So now that you’ve got some referrals (not your cousin Rebecca), how do you choose a real estate agent? You won’t pick the best one by flipping a coin, that’s for sure. You need to interview multiple agents. Yes—we said interview.
Remember, home purchases and sales are expensive legal transactions! If you want a true professional on your side, set the bar high.
Fortunately, separating the pros from the duds isn’t rocket science. You just need to ask the right questions. We’ve covered the 10 most important questions to ask your real estate agent, but here’s a quick recap:
- How long have you been a full-time agent in my market?
- How many homes do you close on per year?
- How will you help me buy or sell a home in this market?
- How will you communicate with me, and who’ll be my primary contact?
- What sets you apart from other real estate agents?
- What’s your commission fee?
- Do I have to sign a contract with you, and can I cancel without penalty?
- Who can I contact for a reference? (Be sure to get previous clients on this list.)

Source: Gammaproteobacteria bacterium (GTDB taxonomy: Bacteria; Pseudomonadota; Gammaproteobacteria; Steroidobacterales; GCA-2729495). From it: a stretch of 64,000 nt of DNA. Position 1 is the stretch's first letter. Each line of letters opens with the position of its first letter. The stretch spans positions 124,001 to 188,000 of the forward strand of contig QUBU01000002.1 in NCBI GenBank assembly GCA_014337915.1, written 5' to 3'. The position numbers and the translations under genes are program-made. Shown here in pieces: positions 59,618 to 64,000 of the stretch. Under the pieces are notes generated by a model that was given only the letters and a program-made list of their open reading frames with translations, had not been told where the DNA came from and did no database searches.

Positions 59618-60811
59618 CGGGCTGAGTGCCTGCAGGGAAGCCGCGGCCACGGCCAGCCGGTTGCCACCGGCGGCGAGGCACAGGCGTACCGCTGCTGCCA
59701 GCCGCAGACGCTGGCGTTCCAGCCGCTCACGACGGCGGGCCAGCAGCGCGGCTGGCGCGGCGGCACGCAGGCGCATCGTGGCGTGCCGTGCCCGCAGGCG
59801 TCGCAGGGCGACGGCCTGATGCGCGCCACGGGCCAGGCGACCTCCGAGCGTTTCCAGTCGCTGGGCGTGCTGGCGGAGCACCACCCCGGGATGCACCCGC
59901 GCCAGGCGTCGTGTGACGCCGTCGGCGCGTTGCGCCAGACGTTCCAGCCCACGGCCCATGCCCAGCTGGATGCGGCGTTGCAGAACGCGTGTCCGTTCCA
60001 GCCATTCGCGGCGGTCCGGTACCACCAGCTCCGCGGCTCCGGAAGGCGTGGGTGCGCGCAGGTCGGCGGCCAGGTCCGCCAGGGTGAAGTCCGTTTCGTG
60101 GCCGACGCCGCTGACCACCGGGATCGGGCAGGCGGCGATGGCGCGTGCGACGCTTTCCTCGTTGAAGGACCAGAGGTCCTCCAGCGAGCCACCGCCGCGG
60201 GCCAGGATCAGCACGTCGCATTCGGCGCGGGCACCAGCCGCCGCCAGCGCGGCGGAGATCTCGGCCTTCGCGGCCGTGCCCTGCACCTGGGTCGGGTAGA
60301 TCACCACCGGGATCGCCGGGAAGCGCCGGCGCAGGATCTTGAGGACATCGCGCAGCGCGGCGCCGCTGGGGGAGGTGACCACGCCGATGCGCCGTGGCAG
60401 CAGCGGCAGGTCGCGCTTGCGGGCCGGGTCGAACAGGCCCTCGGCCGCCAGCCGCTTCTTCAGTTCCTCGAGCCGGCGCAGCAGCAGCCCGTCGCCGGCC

- How do you set realistic expectations for your clients?
Asking questions like these sends the message that you’re serious about finding a real estate agent you trust. And the ones who aren’t worth your time will usually fire themselves before you even have a chance to hire them.
If you want to know anything else, now’s the time to speak up! A great agent will patiently and thoroughly answer your questions.
6. Hire someone you actually like.
Expertise matters, but so does chemistry! You’ll spend a ton of time with your real estate agent over the next couple months. So while you don’t have to be best friends—in fact, it’s better if you’re not—you do need to gel with them, so to speak.
Even if they’re checking all the right boxes, you still need to ask yourself: Do I like and trust this person? Do they help lower my stress? Do they answer my questions and have a clear plan? The right agent will do all these things—not run around like a chicken with its head cut off.
How to Find a Real Estate Agent You Can Trust
Chances are, you already know a few real estate agents who’d be happy to help buy or sell your home. But with so much money on the line, it’s important to find the best agent for you.
Don’t settle when you’re choosing a pro. Find the right real estate agent!